Newspaper Archive of
Spirit of Jefferson Farmers Advocate
Charles Town, West Virginia
June 8, 1978     Spirit of Jefferson Farmers Advocate
PAGE 10     (10 of 20 available)        PREVIOUS     NEXT      Full Size Image
PAGE 10     (10 of 20 available)        PREVIOUS     NEXT      Full Size Image
June 8, 1978

Newspaper Archive of Spirit of Jefferson Farmers Advocate produced by SmallTownPapers, Inc.
Website © 2019. All content copyrighted. Copyright Information.     Terms Of Use.     Request Content Removal.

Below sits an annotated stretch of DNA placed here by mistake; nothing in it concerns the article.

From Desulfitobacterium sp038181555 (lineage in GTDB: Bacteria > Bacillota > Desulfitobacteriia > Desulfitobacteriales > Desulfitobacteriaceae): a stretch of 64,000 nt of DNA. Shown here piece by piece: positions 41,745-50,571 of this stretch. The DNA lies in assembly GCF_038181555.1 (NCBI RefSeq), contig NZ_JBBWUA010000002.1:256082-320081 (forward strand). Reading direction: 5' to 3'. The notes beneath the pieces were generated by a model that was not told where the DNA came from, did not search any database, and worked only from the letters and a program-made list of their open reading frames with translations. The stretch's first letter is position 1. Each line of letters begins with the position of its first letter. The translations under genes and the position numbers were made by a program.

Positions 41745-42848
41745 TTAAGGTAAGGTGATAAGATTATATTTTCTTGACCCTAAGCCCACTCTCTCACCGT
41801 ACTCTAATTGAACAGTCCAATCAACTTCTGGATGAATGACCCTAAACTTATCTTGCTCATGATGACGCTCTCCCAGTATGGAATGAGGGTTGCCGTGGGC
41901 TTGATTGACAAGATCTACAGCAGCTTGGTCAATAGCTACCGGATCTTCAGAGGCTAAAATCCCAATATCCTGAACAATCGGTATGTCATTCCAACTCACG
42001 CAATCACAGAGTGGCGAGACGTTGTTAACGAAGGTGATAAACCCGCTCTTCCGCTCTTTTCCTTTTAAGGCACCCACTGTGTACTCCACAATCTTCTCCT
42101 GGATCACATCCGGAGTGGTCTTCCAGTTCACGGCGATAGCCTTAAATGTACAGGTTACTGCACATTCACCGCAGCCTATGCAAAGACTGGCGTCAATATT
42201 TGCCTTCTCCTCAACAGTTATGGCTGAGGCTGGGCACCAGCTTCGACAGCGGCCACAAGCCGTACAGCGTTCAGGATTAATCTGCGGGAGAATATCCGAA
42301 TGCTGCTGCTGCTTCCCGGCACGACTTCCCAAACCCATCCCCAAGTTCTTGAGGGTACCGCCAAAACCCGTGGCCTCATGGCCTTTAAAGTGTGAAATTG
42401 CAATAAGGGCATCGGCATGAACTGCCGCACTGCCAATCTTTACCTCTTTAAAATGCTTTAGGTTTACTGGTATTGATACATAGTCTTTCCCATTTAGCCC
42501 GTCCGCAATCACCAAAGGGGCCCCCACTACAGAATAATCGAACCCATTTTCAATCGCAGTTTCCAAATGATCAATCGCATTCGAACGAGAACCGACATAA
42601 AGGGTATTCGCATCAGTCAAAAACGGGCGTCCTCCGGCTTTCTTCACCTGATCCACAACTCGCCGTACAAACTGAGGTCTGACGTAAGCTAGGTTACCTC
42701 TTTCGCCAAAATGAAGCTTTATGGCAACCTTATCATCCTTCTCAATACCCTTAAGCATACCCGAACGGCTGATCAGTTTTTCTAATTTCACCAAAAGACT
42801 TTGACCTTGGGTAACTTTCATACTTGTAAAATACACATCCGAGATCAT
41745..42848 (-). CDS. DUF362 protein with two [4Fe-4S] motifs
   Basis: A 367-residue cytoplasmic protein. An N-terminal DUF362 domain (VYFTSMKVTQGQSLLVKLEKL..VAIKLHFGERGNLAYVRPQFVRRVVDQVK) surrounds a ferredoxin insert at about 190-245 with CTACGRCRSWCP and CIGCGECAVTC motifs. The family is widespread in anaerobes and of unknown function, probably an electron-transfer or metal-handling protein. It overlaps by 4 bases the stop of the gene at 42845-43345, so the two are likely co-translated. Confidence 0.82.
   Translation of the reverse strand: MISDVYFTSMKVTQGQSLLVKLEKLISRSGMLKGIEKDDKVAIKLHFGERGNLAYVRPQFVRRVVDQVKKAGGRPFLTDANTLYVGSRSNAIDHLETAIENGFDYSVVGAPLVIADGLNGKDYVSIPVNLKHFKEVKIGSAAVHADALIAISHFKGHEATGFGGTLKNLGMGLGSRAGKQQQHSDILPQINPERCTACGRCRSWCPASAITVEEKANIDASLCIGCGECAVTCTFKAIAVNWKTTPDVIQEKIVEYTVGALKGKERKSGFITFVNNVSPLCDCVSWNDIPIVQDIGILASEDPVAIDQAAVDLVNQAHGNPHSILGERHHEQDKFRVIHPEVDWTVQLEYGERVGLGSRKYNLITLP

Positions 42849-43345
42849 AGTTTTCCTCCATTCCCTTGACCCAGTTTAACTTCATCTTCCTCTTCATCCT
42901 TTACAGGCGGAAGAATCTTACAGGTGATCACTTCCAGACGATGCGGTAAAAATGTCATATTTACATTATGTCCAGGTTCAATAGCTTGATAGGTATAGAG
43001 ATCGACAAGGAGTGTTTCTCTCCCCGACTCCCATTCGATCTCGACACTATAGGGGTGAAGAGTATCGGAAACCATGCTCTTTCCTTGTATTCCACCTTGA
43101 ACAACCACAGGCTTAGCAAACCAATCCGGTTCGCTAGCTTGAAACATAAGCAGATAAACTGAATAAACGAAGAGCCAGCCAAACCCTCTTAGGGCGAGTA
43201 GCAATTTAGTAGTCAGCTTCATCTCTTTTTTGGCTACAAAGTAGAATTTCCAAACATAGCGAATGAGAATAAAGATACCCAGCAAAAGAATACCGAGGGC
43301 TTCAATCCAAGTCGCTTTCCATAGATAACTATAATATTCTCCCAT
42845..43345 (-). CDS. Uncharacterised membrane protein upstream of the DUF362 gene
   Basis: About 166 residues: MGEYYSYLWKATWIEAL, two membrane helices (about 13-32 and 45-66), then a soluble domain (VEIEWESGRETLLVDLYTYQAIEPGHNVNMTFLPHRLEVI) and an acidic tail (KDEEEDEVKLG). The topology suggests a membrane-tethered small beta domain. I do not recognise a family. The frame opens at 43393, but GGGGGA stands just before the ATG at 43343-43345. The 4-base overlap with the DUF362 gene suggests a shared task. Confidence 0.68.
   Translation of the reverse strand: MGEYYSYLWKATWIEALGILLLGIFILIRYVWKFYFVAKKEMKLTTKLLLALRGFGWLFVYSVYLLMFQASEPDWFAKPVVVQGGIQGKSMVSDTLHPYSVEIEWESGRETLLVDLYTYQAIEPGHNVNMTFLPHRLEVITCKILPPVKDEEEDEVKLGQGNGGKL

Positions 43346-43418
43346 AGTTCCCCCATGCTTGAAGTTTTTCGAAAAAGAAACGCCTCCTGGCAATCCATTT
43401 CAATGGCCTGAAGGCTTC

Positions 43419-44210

10 SPIRIT OF JEFFERSON Farmer's ADVOCATE THURSDAY, JUNE 8, 1978 JEFFERSON COUNTY ARTS COUNCIL PRESENTS GIFT TO MR. & MRS. JACK HUYETT FOR GENEROSITY Mr. and Mrs. Jack Huyett, of Charles Town, were the recipients recently of a pewter goblet made by pewtersmith Don Miller as a gift from the Jefferson County Arts Council for the generosity that Mr. and Mrs. Huyettt displayed in opening their country home "Woodbury," as the site for the Woodbury exhibition, "The Artists in Our Community," held recently. Presenting the goblet is Pamela Parziale, shown center, president of the Jefferson County Arts Council. The exhibit has been at the Stowell Galleries, Harpers Ferry, and now goes to the Culture Center, Charleston, W. Va. MIDDLEWAY Mrs. Larry Ring Dial 725-2500 The regular monthly meeting of the Middieway Trailblazers 4- H Club was hold on May 18, 1978 at the home of Gilbert and Patty Huff. Donna and Carmen Taylor were welcomed as new club members of the club. Jerry Ruby gave a report on 4- H Club Sunday which was held at the Community Center on May 5, 1978. Tracey Verburg related her experience in the 4-H Talent Contest in which she representl our club and brought home a red ribbon. Our picnic table project was discussed and everyone was asked to get behind this project to make it a success. Plans were made for our members to go to 4-H Field and Health Day at the Community Center on May 20, 1978, and each member received instructions on making posters for this ac- tivity with the theme of "Good Grooming." Talks on their project, "This is 4-H" were given by Sandy Mobley and Jerry Ruby. Jim Staley presented a very interesting program on 4-H Camp and led in camp songs. He told of all the activities at 4-H Camp and everyone left the meeting wishing it was camp time. Refreshments were served by the hosts and their mother. On Saturday, May 20, seven members of the Middleway Trailblazers 4-H Club ac- .f companied by thier leader, Deborah Lockwood, rep- resented their club at the annual 4-H Field and Health Day, and thirteen members had posters entered in the Good Grooming poster contest. Pamela Lockwood and Carmen Taylor got blue awards and all other posters received red awards. A good time was had by all. Although the youngest club in the county, the Middleway Trailblazers received a blue award for the day's activities along with only four other county clubs. A great job!!! On Saturday, May 27, the drawing for the handcrafted picnic table was held by members of the Middleway Trailblazers 4-H Club. There was a lot of community en- thusiasm in this first fund raising project of the club. The winner was Fay Lanham of Ranson. Congratulations Fay and thanks to everyone who" supported this project. The U.M. Women of the Middleway UM. Church met on Wednesday at 7:30 p.m. at the home of Mrs. Virginia Dunlap with 13 members present. The meeting was called to order by the president, Mrs. Sandra Gruber. The lesson for the evening was given by Mrs. Susie Ring. The topic for the lesson was "Father and The Sen." She opened the program with a poem, "What Is Faith", by Keith Bennett, followed by prayer. The lesson was from Chapter 5 of John and was given in four parts: "Sick Man Walks", "Keeping the Sabbath", "The Power of the Son", and "The Authority of the Son." Portions from the Bible were read by Mrs. Elizabeth Dai!ey , Mrs. Sandra Gruber, Mrs. Harry Nicely and Mrs. Virginia Pierce. A most interesting lesson was given and discussions on each topic. Roll call and the secretary's report was given by the secretary followed by the treasurer's report. The business session for the evening was conducted by the president, Mrs. Sandra Gruber. At the close of the business session the group joined into their friendship circle for the Mizpah. The hostess served refreshments, followed by a social hour. The next meeting will be held on June 28 at the home of Mrs. Paul Jef- ferson with the program by Mrs. Robert Mason. Memorial weekend visitors with Mr. and Mrs. Gary Fritts were Mr. and Mrs. Omer Lofton, Mrs. Linda Fishol and Pamela of Winchester; Mr. and Mrs Stanley Cook and children, Mrs. Mary Lancaster, Mr. Charles Fritts, Mrs. Jessie Staubs of Tuscawilla Hills; Miss Mary Wood, Leetown Road; David Vorous and Mr. and Mrs i Benjamin Vorous, Ill, from the village. Mrs. June Bohrer and Mrs. Naomi Barrow visited on Saturday with Mr, Max Brown at the Western Maryland Center in Hagerstown, Md. Mr. Harry Mercer from the V.A. Center spent some time at his home here in the village on Saturday. The Red Cross Bloodmobile will be at the Charles Town Lions Center on June 15 from 10:15 a.m. to 4:15 p.m. Seven pints of blood needs to be replaeed for Rev. Frum's PICK YOUR OWN STRAWBERRIES There's nothing better than fresh strawberries, and there's none fresher than the ones you pick yourself. We have over 25 acres of berries ready for you to harvest. Because of weather & ripening conditions, please call first to determine availability. LOCAL (703) 338-7997 METRO (Toll Free) 471.1448 fOur "patch" is located on Route 7, just 35 miles west of Tysons Corner. It's open seven days a week (8-5 Sundays, 8-8 weekdays). Strawberries have a limited season (about 3 weeks) so come,,,.- : early. We even provide '' the containers. 1 Before or after your picking be sure and visit our country store located or, Route 7 just a mite west of Round Hill, Va. You can picnic by the pond next to the store or feed the ducks. Inside the store we carry our own ice cream, cheese cake; honey, coun- try ham and slab bacon, organic breads and gourmet cheeses, freshly baked pie,% bedding plants, hanging baskets and.a whole bunch of other things. *Something new for the strawberry season! . Try our delicious cheesecake! j 00HILL HIC00H OL00It \\;I00DS, Just 35 miles west of Tyson's Corner on RI. 7. surgery and donors are needed. ! Don't forget that Bible School will sta't on June 12 at the Middleway U.M. Church. All children are welcome. On Sunday afternoon, there was a good turn-out from the U.M. Women and members from the Middleway U.M. Church who m a group drove to the Reeder's Memorial Methodist Home in Boonsboro, Md., and presented a musical program to the mem- bers at the home. They joined in group singing along with special numbers from the Swartz Quartet and Paul and Wanda Ring. The occasion was in honor of the U.M. Women's "Grand- pappy" Paul Mullineaux who is a guest at the home. Refresh- ments were served to the members and guests by the ladies of the church. An en- joyable afternoon was spent with the members at the home. Mr. and Mrs. William Friend, Anessa and Scott, spent Sunday with Mr. and Mrs. James Hamner in Parsons, W. Va. The South Jefferson Ruritan Club will hold their annual Chicken Bar-Be-Cue again at the Bardane Community Center, Saturday, June 17, from 4 to 8 p.m. Senior citizens, 75 and over, will be served free of charge. All other adults, $3.50, children 12 years of age and under, $2.00. Menu consists of /2 chicken, with Ruritan special sauce, cole slaw, applesauce, baked bean, ice cream, cake, coffee and ice tea. Public is cordially invited. Enrollment Now In Progms For Day Care Center Terms SHEPHERDSTOWN -- Enrollment for the Summer and Fall terms of the Shephordstown Day Care Center are now in progress. The center offers a comprehensive program in child development implemented by two certified teachers and three aides. The Summer Program, beginning June 12 through August 4, is open to children between the ages of two and l0 offering Day Care, 7:00;5:30, and Nursery School, 9:00-11:30, services. In the summer, the educational program is ex- perience oriented including an abundance of field trips, center visitors and center group projects. Special activities in music, art, drama, nature study, cooking, literature and movement are planned to supplement the variety of classroom and outside activity areas available each day to the children. Final plans are un- derway for what should prove to be an exciting variety of ex- periences for the summer. The Center closes for Work Week, August 7-11, and re-opens August 14 - September 1 for Day Care exclusively. September the 5th mar the beginning of the Fall term. At this time, Day Care services are available for children between the ages of two and five and Nursery School for three and four-year-olds. The Fall educational program is subject- matter oriented covering the areas of math, science, art, music, social studies, health, safety and language develop- ment. The Peabody Language Kits, Montessori practical life experiences, monthly library visits, weekly music sessions, field trips, center visitors and center group projects along with the stimulating environment in the classrooms join together to provide depth to the program. Self-reliance, inner discipline, development of a positive self- concept and basic trust are promoted throughout all areas of the Center's program. In ad- dition, the center serves break- fast, lunch and two snacks daily following the guidelines of the W. Sunday, September 17, at 7 p.m. at Hedgesville High School. Mail applications, with name, address and phone number and school to Paula Caudle, 100 S. Raleigh St., Martinsburg, W. Va., 25401. Get the Most Out of Your Fireplaces The earliest use of fire by man was for warmth, but in a home with a properly built masonry fireplace only about ten percent of the potential heat goes into the room. About ninety percent of the heat goes up the chimney and is wasted. This article is about how to save some of that ninety percent loss. Tubular grates, a recent development, are low-cost and excellent for heat-savings in- vestment in any fireplace. C- shaped metal tubes placed in a fireplace lets cold room air circulate from bottom to top. When air moves through the tubes to the top it becomes Warm. Many models have blowers that attach to the bot- tom of the tubes for more cir- culation. Heat exchangers placed between the stove or fireplace and the flue, function by ex- tracting additional heat from the hot gasses going up the flue. Heat exchanges are most ef- fective on the less-efficient stoves, such as an open front Franklin or the metal pre-built fireplaces. Some heat ex- changers are equipped with a blower. Heat exchangers and grates are just two ways to get more heat out of your fireplace. And now, every little bit counts. Meet Set To Form New Kiwanis Club In Shepherdstown There will be an organizational meeting at Mike Joseph's office in the Shepherd College gym on Thursday night, at 7:30 p.m. The purpose of this meeting is to organize a Kiwanis Club in Shepherdstown. Richard Rowe, field service representative of Kiwanis International, from Logan, Ohio, will be present to DOUGHERTY ELECTRIC FREE ESTIMATES NEW and OLD WORK NO JOB TO SMALL Call Before 9 A.M. and After 6 P.M. Phone: 725. 8693 JUNE 8 - 4T Now you can have a piece of to be present interested in pay when you  family and home Call an DOMINICK Your Loe,tl PH. : ?25.SS!4 Nat;onwJde Lde The Chesapeake and Canal Commemorative Medal - I Actual size of Medal: one and one-half inch dia. Offered for sale by: JEFFERSON SECURITY , MEMBER F.D.I.C. TELEPHONE 876-2501 I Bank , The Eastern Panhandle Junior Miss competition will be held September 17 under the spon- sorship of the Martinsburg Jaycees and entries are being sought from the three counties of Morgan, Berkeley and Jef- ferson. There willbe two winners locally with scholarships going to each. Judging will be based on scholastic achievement, mental alertness and judges' con- ference, poise and appearance, youth fitness and creative and performing arts. Entrants must be a senior in 1979 and have a B average or better and have a talent. The event will be conducted on i Jef[erson Va. Hot Lunch Program. ration Fund. Presently, there are openings for the Summer and Fall terms in both Day Care and Nursery School. For further information call 876-6923. The center is a non-profit organization and recipient of the United Giver's Fund in Jefferson County: public price Entries Are Sought from Jefferson Security t " " ! For Junior M= * as a gift . ,for your prwate I| co||ectmn /1" aversatin pt00e BANK PLASTIC PRES CASE CASE $5.00 $9. $4.00 Sa Now Jefferson Security Bank offers for limited time, the Canal's 150th An= Commemorative Medal at a significant The medal is solid bronze, 39 millimeters diameter, anddepicts, on one side, Boat No. 32 departing Lock 15 at Great Fall Maryland. The reverse side is the C & O Co. official seal used since 1836. Jefferson Security offers two types of tective cases-a rigid plastic case, or a presentation case. The American Canal Transportation Center will receive the from this limited edition sale, with a of the profits going to the Rumsey Hall The Chesapeake and Ohio Canal was 150 years ago. Its history is our history we were a part of that great highway to West-from Georgetown to Cumberland. i'i As a public service to our customers.